Open 2020, Short Stories - Jedidah Olayinka Johnson


A day like us

By Jedidah Olayinka Johnson  


This day reminds me of us. It is the wind caressing the greytressesoff my shoulders, the unruly locks now sway to the whispers of Freetown’s mid-morning gale. It is the sun- warm, not unkind, mellow and subdued. It is the leaves that rustle like clothes starched stiff andthe scent of brine from the nearby Atlantic. Everything about this day reminds me of our love.


I am Ann and Ann is short for somethingI cannot quite remember.Thinking these days leaves me weary-even more so than usual, it easier to serenade in ignorance.Outside the scent of the moringa effuses,stronger than the methylated spirits massaged into bonesstiff like porridge left-overs from a week ago.


Last month I planted drab, oval seeds like little pebbles lining the earth, now theyare a luscious green elegance of Moringa outside the patio. There is a magnolia stool in the center of the whirling stalks, burnished golden to reflect the silvery moonlight on those nights I want forget that everything perfect is a façade that would not last.


They say Moringa cures malaria, two spoonful twice daily. It is good for the liver, onesteaming cupful weekly and it also works as a laxative- drink liberally, exhale then release.I had moringa tea this morning because it is good for me, now I am havingcider because I can, I am old enough to be mischievous and not care if I am scolded.


The man I live with wears an orange t-shirt and grey overalls with traces of dark soil because he has been gardening. It is too late to hide the glass of rum from him, he rolls his eyes and decides not to chide me this time. He wears claret lace ups as if in defiance to the aging forming wrinkles that are congregating at the side of his mouth,and the new streaks of silver adorning his head, with hairline receding and sagging eye-bags to go. In ten years he would have lost the will to make an effort, another ten years after that and he would be me, dragging days out, trying to remember, trying to steady hands and straighten legs.


Hemakes soupfor me.The soup tastes like soggy oats, the gooey bits are supposed to minced chicken but they are hard like the stony pip of dried out moringa. I warn him to stop wanting to poison me. He rolls his eyes again, this time he looks amused and he insists I finish the soup because he sits in front of me and I cannot empty the bowl into the sink. When I finish eating, I sink into the butter soft sheets on our bed,they are beige, or brown, but they could be crimson, against a background of folded triangles-triangles have a pair of parallel sides or maybe not. I cannot remember.


Night- peeks, the stars are drawing regal patterns on the emerald leaves of moringa. The man holds my hands and we take delicate steps to the garden. He lowers me gently onto the stool and I gently stroke the leaves. The serenity of the moment reminds me of you. I ask the man if he knew you, he smiles and does not respond. He seems tired so I tell him he can sleep on the couch.


Moringa is the miracle plant with a thousand uses. You were my miracle, I remember the first time youwalked into my life,you had your arms crossed like you were thinking, head bowed like you were praying and feet shuffling like you were none too eager. I waited for you to lift your hazel irisesneatly swept under lashes that were long and curled.Then I held your gaze unabated until you walked up, dragging languid feet and asked if I knew you.I took in your pimply youth before I shook my head uncommitted. But yourwordsfelt likean auger whirling through my knees and I felta weakness I was certain wasn’t bonesrasping under the weight of all that arthritis.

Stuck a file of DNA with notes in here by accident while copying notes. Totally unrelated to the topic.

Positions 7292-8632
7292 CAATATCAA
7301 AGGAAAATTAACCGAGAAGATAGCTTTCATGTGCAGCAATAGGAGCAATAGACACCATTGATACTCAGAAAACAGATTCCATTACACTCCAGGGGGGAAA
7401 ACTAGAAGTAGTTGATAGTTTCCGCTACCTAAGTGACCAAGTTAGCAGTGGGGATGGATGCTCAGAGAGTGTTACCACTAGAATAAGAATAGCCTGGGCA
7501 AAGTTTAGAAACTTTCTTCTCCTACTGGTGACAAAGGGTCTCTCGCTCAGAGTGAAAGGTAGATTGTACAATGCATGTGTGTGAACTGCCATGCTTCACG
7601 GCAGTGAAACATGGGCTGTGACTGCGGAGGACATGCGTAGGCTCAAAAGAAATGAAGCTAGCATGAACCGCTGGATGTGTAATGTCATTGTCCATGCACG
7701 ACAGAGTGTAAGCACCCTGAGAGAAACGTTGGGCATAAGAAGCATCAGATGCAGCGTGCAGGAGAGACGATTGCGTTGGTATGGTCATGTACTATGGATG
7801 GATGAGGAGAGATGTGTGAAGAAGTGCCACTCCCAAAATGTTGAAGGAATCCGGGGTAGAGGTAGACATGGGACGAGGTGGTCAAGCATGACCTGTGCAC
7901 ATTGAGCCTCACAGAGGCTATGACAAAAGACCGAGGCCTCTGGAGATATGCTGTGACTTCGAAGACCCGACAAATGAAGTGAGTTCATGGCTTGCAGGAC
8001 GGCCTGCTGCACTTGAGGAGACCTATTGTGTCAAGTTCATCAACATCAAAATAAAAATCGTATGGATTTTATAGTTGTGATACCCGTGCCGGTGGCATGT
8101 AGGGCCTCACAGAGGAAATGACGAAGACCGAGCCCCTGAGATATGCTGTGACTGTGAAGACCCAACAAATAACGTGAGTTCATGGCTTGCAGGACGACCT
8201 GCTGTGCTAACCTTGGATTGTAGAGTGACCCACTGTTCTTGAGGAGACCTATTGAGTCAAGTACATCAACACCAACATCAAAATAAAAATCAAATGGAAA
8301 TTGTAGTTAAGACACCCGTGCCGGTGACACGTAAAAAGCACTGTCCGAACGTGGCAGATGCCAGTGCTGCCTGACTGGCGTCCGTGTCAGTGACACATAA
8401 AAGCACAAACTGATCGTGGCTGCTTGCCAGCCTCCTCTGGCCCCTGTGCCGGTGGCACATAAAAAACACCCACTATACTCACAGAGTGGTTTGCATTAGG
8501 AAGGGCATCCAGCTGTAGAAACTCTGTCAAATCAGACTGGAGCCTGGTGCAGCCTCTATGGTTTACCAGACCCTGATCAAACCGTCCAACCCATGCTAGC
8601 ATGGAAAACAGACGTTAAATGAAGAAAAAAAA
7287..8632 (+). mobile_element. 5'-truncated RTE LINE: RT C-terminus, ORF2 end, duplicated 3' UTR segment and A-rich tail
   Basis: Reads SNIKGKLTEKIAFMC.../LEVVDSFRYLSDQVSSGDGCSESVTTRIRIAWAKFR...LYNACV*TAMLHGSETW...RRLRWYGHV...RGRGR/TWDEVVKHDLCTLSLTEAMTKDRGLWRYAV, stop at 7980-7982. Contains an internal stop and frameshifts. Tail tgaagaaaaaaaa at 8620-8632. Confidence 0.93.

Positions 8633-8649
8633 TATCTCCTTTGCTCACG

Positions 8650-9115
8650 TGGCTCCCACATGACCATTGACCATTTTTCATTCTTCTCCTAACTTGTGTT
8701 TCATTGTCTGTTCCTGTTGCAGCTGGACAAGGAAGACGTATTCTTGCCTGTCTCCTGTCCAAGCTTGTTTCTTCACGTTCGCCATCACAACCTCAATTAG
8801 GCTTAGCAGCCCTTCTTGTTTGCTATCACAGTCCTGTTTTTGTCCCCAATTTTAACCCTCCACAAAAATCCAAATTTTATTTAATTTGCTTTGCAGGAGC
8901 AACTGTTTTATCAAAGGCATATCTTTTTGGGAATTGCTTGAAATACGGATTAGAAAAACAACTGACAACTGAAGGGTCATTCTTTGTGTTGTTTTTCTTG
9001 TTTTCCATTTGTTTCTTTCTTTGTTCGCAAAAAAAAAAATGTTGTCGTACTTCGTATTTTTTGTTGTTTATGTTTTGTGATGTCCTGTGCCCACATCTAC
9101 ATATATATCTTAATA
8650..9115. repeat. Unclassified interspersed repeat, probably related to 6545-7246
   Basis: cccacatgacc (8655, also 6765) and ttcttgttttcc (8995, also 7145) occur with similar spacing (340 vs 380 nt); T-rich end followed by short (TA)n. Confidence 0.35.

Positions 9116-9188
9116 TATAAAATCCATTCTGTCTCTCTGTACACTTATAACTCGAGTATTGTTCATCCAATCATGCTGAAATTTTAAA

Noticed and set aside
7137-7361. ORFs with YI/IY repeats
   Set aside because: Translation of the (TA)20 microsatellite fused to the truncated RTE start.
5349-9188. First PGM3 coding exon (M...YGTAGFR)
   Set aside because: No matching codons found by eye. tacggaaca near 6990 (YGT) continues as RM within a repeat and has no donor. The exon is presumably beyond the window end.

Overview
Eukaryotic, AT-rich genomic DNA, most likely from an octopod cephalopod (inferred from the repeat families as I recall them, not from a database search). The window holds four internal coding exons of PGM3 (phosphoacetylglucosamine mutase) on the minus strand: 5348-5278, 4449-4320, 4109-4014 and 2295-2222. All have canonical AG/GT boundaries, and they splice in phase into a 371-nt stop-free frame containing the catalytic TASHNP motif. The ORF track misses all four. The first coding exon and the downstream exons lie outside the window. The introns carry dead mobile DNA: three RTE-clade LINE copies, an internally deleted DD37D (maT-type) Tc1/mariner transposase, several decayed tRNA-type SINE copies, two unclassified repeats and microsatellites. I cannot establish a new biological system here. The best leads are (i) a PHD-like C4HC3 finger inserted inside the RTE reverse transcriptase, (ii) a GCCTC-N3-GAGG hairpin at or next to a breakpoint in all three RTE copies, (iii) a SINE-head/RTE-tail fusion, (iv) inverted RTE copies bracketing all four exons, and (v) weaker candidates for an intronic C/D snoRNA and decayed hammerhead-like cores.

“Do you want to go out some time?” you asked.


I am old enough to scold you, to fuss over you, to tell you to wear a scarf in the blistering harmattan cold, I almost said.But your eyes were seeing the warmth and calm where I had creases because time had not stood still for me.So we had dinner- something quick and greasy, maybe a burger,I can’t quite remember. You took me to your home where we eased into your butter soft sofa and singedourselves with blazing desires.


We had good years. But now your memories make me angry because they are the only things I cannot forget.You left, you betrayed me. You left, you betrayed what we had.I start my tirade of screaming since I can no longer fling my limbs about theatrically.


The man wakes up, he is wearing grey pajamas and looking concerned. He looks familiar but I cannot quite remember him. I cannot quite remember anything these days. I cry helplessly and wait for him to hold me.


“I am right here Ann-Marie, I never left.” He tells me.


He is you, he never left, he loves me the same.We hold hands in the moonlight with the scent of Moringa surrounding us. I want to let him sleep in my bed but by morning, he would be forgotten.


Jedidah Johnson is a doctor from Sierra Leone. She started writing as a child and had a novel published in 2014 when she was still in medical school. This book is currently being studied by M.Phil students in literature at the University of Sierra Leone. She has taken up a program for a nation-wide tour of schools to promote extra-curricular reading and was named one of the fifty most influential young people in my country. When not reading, writing or saving lives, she dreams in classic writer’s fashion or playing with her dog Casper


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